Most often, when I read research articles, I find them interesting, but not directly applicable to my practice. Or, the article presents an interesting perspective, however the research is young and not widely tested. Recently, however, a journal article was recommended to me that proved to be practical and directly applicable to my work as a nurse practitioner. The article? Principles of Conservative Prescribing published in the Archives of Internal Medicine.
I am cost conscious prescriber. Most of my patients cannot afford brand name medications such as those advertised on TV. The patients I treat are on Medicaid, or pay out of pocket for care. However, there are still times when the antibiotic a patient needs is pricey, or, a more expensive medication is the best option for the patient. There are also times when I may not be sure of the most cost effective medications on the market, or the most effective method for prescribing to treat a certain diagnosis.
Principles of Conservative Prescribing addresses the skill of prescribing, not only as it relates to cost, but also efficacy. Unlike other skills nurse practitioners must master for their practices such as procedures, prescribing is accompanied by significant external pressure. Patients request medications suggested by friends and family, or those advertised in the media. Pharmaceutical companies encourage prescribing habits by dropping by clinics and hospitals to network with providers. Nurse practitioners must prescribe with awareness to filter these influences and make the best decisions when it comes to treating their patients.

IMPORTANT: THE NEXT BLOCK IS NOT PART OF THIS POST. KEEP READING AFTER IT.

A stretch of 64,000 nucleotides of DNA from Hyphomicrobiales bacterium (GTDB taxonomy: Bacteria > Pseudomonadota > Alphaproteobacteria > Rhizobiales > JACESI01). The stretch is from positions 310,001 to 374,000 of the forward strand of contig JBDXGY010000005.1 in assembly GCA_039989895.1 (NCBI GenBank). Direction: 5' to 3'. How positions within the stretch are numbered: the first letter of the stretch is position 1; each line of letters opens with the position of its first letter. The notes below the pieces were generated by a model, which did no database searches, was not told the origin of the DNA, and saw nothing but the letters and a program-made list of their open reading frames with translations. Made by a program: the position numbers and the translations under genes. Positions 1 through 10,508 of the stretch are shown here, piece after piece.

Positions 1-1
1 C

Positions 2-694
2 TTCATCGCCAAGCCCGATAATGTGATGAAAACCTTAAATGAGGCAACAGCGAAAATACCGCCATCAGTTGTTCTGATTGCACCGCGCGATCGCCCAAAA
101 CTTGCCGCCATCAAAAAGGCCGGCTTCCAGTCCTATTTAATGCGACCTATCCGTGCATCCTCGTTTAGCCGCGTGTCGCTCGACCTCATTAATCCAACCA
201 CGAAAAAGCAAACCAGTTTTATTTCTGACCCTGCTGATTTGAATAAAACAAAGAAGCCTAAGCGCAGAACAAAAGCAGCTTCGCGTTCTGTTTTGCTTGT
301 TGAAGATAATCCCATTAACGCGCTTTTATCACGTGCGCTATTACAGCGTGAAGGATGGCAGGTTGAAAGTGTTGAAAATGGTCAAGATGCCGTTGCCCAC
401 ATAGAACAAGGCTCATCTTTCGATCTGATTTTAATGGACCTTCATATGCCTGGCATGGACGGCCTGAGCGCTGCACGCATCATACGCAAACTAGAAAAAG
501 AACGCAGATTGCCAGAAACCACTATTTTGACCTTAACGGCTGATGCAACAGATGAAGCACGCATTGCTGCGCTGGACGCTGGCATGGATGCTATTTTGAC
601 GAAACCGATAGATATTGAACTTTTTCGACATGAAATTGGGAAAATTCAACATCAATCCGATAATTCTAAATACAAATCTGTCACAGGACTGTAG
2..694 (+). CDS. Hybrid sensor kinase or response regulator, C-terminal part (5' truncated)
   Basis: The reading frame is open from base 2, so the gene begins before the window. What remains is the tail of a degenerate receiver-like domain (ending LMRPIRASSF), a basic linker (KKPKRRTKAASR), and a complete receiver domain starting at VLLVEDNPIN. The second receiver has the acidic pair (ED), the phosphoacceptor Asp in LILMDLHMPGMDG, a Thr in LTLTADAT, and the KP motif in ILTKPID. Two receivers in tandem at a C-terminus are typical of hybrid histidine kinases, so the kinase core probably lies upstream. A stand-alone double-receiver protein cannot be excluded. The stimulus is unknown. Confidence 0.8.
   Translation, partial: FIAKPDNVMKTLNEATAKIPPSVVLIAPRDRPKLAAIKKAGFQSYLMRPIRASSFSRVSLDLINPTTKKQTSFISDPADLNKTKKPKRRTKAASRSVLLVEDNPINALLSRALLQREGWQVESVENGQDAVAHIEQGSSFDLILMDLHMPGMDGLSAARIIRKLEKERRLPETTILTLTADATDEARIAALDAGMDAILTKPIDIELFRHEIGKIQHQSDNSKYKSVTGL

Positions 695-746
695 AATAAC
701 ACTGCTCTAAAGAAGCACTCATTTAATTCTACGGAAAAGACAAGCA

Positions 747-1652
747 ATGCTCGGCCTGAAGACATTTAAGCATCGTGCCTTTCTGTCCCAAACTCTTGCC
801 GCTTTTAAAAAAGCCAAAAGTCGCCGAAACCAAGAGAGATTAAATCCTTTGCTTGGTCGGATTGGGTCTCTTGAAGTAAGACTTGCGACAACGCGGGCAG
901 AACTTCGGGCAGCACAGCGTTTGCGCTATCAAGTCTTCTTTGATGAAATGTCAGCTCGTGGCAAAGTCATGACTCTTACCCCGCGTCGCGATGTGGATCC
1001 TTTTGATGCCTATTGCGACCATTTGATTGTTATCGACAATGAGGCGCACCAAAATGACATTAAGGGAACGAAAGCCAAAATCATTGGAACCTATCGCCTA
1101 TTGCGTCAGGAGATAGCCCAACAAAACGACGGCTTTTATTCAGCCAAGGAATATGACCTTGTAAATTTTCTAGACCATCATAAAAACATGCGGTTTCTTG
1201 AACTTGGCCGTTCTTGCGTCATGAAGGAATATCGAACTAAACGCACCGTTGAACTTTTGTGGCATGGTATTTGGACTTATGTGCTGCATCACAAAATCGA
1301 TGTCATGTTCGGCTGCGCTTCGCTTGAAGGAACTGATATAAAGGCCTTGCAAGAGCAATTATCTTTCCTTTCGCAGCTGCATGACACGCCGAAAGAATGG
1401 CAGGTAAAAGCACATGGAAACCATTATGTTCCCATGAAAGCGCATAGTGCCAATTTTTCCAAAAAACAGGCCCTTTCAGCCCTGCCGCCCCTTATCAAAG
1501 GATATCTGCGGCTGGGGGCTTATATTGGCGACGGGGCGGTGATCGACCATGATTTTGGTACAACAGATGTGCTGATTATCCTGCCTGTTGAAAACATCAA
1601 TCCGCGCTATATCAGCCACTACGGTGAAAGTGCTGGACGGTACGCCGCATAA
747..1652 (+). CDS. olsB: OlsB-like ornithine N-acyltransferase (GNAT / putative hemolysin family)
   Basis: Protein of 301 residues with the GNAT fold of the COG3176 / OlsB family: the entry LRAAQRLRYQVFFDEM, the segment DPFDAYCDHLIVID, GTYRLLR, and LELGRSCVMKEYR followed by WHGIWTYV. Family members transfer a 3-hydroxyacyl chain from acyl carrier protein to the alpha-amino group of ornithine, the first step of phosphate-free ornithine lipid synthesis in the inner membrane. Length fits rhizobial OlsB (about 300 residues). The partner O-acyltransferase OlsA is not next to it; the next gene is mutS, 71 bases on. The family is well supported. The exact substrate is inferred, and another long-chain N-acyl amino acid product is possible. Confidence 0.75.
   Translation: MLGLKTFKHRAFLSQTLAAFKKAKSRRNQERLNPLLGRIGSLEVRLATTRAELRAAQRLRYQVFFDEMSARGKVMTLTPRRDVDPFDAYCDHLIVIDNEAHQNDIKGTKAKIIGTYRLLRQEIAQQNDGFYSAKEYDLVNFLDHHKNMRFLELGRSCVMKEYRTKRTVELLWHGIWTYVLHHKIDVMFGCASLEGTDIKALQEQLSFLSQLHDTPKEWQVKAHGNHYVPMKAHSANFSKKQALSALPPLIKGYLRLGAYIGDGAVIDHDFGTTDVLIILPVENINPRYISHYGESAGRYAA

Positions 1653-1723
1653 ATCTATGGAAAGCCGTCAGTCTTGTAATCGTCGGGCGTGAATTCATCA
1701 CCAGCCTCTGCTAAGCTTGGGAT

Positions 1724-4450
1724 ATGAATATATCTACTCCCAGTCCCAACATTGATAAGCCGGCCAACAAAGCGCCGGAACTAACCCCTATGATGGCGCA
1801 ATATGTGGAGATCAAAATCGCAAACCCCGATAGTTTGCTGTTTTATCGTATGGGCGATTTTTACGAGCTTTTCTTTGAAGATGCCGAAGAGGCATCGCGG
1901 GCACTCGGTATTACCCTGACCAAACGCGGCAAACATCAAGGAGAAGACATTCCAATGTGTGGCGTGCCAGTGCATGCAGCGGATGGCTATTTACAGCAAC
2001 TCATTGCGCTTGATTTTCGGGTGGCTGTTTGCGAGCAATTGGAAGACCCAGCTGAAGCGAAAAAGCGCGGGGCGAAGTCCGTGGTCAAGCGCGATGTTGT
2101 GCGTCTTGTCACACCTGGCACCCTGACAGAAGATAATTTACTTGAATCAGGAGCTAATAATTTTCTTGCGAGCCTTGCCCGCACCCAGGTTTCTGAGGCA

I recommend you read Principles of Conservative Prescribing for yourself, but if you’d like the quick version, here are the most insightful concepts I took away from the publication.
Use only a few drugs and learn to use them well
Obtaining an in depth knowledge of a handful of drugs is better than prescribing with more breadth. Drugs are complex. They interact with one another. They have side effects. Higher quality prescribing occurs when providers use a more limited formulary.
Be skeptical about individualizing therapy
According to physician Gordon Schiff, author of the article, “…individualizing therapy can also be a code word for unscientific trial-and-error medicine. Individualization is a mantra of the pharmaceutical industry when it wishes to dismiss disappointing trial results, arguing that they apply only to average patients and not necessarily to the individual patient”. Individualized therapy is the buzz these days. Proceed as an informed prescriber.
Do not rush to use newly marketed drugs
Older drugs are not only generic and therefore less expensive, they also have a proven track-record. The more patients that have been exposed to a medication, and the longer the medication has been on the market, the more we learn about side effects, proper dosing, etc. Data shows that it often takes 5 to 10 years to identify negative side effects of medications. So, when possible, it’s best to look to the classics for cures.
Avoid mistakenly prescribing additional drugs for problems, failing to appreciate the potential for patient non-adherence
The first questions you should ask a patient when you notice a prescribed medication is not having the intended effect is “Are you taking it as directed?”. Adding new drugs or increasing dosages to remedy a health problem does no good if the patient is not taking the medication, or taking it incorrectly. According to the article’s authors, providers “consistently underestimate the extent of this problem”.
Principles of Conservative Prescribing is full of other tips for effective, responsible prescribing practices for nurse practitioners. The advice is basic, practical, and easily applicable to practice. I highly suggest downloading the read and checking it out for yourself.
Nurse practitioners – what principles do you adhere to for safe and effective prescribing?
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